Transportin 1

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TNPO1
Protein TNPO1 PDB 1qbk.png
Available structures
PDB Ortholog search: PDBe RCSB
Identifiers
Aliases TNPO1, IPO2, KPNB2, MIP, MIP1, TRN, Transportin 1
External IDs MGI: 2681523 HomoloGene: 5358 GeneCards: TNPO1
RNA expression pattern
PBB GE TNPO1 207657 x at fs.png

PBB GE TNPO1 221829 s at fs.png

PBB GE TNPO1 209225 x at fs.png
More reference expression data
Orthologs
Species Human Mouse
Entrez
Ensembl
UniProt
RefSeq (mRNA)

NM_002270
NM_153188

NM_001048267
NM_178716

RefSeq (protein)

NP_002261
NP_694858

NP_001041732.1
NP_848831.2
NP_001041732
NP_848831

Location (UCSC) Chr 5: 72.82 – 72.92 Mb Chr 13: 98.84 – 98.93 Mb
PubMed search [1] [2]
Wikidata
View/Edit Human View/Edit Mouse

Transportin-1 (or Importin-β 2) is a protein that in humans is encoded by the TNPO1 gene.[3][4][5]

Function[edit]

This protein is a karyopherin which interacts with nuclear localization sequence to target nuclear proteins to the nucleus. The classical karyopherin receptor complex, such as the complex that uses Importin-β1 (encoded by gene KPNB1), is a heterodimer of an alpha subunit which recognizes the nuclear localization signal and a beta subunit which docks the complex at nucleoporins. However, Transportin-1 can directly bind to the cargo proteins and may not need importin alpha subunit to do it.[6]

Transportin-1 is thought to use the same principal mechanism to carry out nuclear transport as other Importins. It mediates docking to the nuclear pore complex through binding to nucleoporin and is subsequently translocated through the pore by an energy requiring mechanism. Then, in the nucleus Ran binds to Transportin-1, it dissociates from cargo, and Transportin-1 is re-exported from the nucleus to the cytoplasm where GTP hydrolysis releases Ran. Then Transportin-1 is free to bind new cargo.

In addition, Transportin-1 is implicated in helping protein transport into primary cilium.[7] The function of Transportin-1 in this case is thought to be similar to carrying proteins into the nucleus through a nuclear pore. Transportin-1 binds cargo and then is helping this cargo to pass through a pore at the base of the cilium. Ran and nucleoporins are also implicated in this mechanism.[8]

Alternate splicing of this gene results in two transcript variants encoding different proteins.[5]

Targets[edit]

Transportin 1 (TRN1) is part of the non-classical nuclear import pathway. In conjunction with the RanGTP hydroysis cascade TRN1 acts to import a selection of proteins into the nucleus of cells. These targets typically contain a PY-motif otherwise known as a M9 nuclear localisation signal. Well described examples include hnRNP A1.[9]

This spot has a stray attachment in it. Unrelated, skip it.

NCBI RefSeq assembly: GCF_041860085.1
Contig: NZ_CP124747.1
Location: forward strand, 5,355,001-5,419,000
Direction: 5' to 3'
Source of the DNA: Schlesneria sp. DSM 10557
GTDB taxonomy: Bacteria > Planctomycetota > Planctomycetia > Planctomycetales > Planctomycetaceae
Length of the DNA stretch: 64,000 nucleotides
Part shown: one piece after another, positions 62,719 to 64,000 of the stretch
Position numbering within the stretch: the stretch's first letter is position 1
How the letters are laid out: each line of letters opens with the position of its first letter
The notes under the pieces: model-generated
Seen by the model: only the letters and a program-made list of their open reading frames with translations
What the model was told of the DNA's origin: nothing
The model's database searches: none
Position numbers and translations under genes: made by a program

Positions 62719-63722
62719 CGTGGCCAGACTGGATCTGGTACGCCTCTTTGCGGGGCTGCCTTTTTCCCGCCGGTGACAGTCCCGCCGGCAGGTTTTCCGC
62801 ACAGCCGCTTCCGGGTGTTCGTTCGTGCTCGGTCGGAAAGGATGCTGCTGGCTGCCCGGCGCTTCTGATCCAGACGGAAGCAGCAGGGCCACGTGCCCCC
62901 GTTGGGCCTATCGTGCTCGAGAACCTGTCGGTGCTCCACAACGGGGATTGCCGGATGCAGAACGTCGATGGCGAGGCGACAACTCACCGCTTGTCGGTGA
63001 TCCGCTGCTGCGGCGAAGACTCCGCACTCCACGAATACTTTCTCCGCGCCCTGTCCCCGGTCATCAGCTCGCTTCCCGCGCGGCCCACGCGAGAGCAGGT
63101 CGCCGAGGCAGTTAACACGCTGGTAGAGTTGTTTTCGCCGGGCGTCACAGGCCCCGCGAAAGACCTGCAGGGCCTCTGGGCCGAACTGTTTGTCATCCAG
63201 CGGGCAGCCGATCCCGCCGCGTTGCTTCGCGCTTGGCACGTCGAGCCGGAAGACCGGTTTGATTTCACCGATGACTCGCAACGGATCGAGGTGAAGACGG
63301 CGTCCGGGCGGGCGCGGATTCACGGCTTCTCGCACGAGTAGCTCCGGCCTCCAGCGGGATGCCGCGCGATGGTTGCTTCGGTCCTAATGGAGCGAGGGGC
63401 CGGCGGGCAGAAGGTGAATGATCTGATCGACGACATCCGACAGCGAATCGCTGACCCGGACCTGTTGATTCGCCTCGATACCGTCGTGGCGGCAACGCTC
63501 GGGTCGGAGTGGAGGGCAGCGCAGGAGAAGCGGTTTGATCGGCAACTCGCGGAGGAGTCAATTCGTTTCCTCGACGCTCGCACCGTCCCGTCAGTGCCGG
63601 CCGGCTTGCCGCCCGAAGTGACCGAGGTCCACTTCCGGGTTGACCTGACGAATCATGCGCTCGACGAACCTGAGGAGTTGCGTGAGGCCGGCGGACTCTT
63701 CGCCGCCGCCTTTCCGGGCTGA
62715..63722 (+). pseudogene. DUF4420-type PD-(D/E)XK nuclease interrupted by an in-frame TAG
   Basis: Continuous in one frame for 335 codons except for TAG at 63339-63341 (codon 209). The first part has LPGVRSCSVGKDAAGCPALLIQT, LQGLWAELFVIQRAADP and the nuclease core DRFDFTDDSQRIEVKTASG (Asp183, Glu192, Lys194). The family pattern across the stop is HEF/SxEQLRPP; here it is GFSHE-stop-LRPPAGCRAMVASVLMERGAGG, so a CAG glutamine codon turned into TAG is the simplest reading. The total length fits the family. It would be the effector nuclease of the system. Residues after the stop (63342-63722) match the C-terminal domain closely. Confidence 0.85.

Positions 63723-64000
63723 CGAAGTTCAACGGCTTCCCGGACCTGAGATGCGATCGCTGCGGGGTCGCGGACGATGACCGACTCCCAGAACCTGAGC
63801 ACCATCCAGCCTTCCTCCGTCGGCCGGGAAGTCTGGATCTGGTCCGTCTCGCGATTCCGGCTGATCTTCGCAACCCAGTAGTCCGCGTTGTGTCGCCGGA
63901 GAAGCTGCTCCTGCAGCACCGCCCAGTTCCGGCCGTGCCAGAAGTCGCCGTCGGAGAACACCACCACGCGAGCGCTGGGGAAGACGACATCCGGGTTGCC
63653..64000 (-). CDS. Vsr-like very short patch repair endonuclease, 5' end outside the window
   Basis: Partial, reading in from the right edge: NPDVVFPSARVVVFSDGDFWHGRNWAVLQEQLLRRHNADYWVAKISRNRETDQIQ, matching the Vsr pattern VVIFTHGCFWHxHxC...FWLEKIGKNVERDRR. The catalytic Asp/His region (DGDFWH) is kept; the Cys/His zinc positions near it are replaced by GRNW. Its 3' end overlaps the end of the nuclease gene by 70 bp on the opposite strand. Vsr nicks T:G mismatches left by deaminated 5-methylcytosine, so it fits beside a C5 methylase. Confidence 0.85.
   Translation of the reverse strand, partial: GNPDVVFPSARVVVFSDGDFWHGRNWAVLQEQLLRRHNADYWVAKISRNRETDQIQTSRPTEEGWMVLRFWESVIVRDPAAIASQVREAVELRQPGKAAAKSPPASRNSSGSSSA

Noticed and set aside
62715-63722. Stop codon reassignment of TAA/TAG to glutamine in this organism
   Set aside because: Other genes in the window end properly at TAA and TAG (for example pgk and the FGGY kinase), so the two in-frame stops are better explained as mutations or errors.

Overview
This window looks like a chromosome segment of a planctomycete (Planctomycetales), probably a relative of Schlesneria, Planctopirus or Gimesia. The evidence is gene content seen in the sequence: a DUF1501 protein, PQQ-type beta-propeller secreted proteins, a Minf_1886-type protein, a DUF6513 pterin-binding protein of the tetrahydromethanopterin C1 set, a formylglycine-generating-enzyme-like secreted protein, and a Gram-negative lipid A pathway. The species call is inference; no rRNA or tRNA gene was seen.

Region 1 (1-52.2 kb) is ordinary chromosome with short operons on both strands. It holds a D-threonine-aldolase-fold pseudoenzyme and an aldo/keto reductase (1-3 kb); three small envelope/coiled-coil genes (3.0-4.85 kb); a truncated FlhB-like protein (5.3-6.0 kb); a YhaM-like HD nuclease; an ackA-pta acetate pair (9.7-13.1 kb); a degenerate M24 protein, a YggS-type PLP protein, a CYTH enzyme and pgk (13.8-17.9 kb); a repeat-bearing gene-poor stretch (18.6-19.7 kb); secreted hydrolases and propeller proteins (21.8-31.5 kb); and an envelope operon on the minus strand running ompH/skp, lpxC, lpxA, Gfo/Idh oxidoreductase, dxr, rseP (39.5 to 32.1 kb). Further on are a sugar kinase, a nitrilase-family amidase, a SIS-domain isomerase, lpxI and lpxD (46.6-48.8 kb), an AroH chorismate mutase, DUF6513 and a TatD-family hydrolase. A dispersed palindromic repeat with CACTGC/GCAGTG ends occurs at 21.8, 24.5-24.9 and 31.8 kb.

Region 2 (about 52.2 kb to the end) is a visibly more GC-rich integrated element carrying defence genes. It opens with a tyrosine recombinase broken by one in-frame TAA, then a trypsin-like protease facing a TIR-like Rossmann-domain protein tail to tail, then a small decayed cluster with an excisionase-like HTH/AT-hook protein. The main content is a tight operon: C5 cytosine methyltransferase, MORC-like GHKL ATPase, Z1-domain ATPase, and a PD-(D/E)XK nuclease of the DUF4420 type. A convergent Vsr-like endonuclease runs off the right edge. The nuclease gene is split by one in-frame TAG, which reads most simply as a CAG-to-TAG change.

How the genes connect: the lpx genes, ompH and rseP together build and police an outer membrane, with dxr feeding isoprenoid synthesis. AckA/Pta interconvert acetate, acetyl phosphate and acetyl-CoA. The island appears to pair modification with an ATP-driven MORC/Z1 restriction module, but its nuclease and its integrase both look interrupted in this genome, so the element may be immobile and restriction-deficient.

The type of cargo proteins that Transportin 1 can carry into the nucleus include RNA-binding proteins (such as hnRNP A1 and hnRNP F) and also ribosomal proteins.[10]

Clinical Significance[edit]

TRN1 has been implicated in the pathogenesis of two neurodegenerative diseases namely Amyotrophic lateral sclerosis and frontotemporal dementia.[11]

Interactions[edit]

Transportin 1 has been shown to interact with:

References[edit]

  1. ^ "Human PubMed Reference:". 
  2. ^ "Mouse PubMed Reference:". 
  3. ^ Pollard VW, Michael WM, Nakielny S, Siomi MC, Wang F, Dreyfuss G (Dec 1996). "A novel receptor-mediated nuclear protein import pathway". Cell. 86 (6): 985–94. doi:10.1016/S0092-8674(00)80173-7. PMID 8808633. 
  4. ^ Bonifaci N, Moroianu J, Radu A, Blobel G (Jun 1997). "Karyopherin beta2 mediates nuclear import of a mRNA binding protein". Proc. Natl. Acad. Sci. U.S.A. 94 (10): 5055–60. doi:10.1073/pnas.94.10.5055. PMC 24630Freely accessible. PMID 9144189. 
  5. ^ a b "Entrez Gene: TNPO1 transportin 1". 
  6. ^ R.A. Fridell (1997). Nuclear import of hnRNP A1 is mediated by a novel cellular cofactor related to karyopherin-beta. Journal of Cell Science 1997 110: 1325-1331;
  7. ^ Toby W. Hurd (2011). Localization of retinitis pigmentosa 2 to cilia is regulated by Importin β2. J Cell Sci 2011 124: 718-726; doi: 10.1242/jcs.070839
  8. ^ Kee HL (2012). A size-exclusion permeability barrier and nucleoporins characterize a ciliary pore complex that regulates transport into cilia.. Nat Cell Biol. 2012 Mar 4;14(4):431-7. doi: 10.1038/ncb2450.
  9. ^ Dormann D, Rodde R, Edbauer D, Bentmann E, Fischer I, Hruscha A, Than ME, Mackenzie IR, Capell A, Schmid B, Neumann M, Haass C (August 2010). "ALS-associated fused in sarcoma (FUS) mutations disrupt Transportin-mediated nuclear import". EMBO J. 29 (16): 2841–57. doi:10.1038/emboj.2010.143. PMC 2924641Freely accessible. PMID 20606625. 
  10. ^ Anne-Christine Ström (2001). Importin-beta-like nuclear transport receptors. Genome Biol. 2001; 2(6): reviews3008.1–reviews3008.9.
  11. ^ Brelstaff J, Lashley T, Holton JL, Lees AJ, Rossor MN, Bandopadhyay R, Revesz T (November 2011). "Transportin1: a marker of FTLD-FUS". Acta Neuropathol. 122 (5): 591–600. doi:10.1007/s00401-011-0863-6. PMID 21847626. 
  12. ^ Cai Y, Miao SY, Wang LF (October 2001). "[Determination of the binding site of testis-specific nucleoporin BS-63 to transportin (karopherin beta 2) and the proof of their combination in vitro]". Zhongguo Yi Xue Ke Xue Yuan Xue Bao (in Chinese). 23 (5): 462–6. PMID 12905863. 
  13. ^ Chook YM, Blobel G (May 1999). "Structure of the nuclear transport complex karyopherin-beta2-Ran x GppNHp". Nature. 399 (6733): 230–7. doi:10.1038/20375. PMID 10353245. 
  14. ^ Shamsher MK, Ploski J, Radu A (October 2002). "Karyopherin beta 2B participates in mRNA export from the nucleus". Proc. Natl. Acad. Sci. U.S.A. 99 (22): 14195–9. doi:10.1073/pnas.212518199. PMC 137860Freely accessible. PMID 12384575. 

Further reading[edit]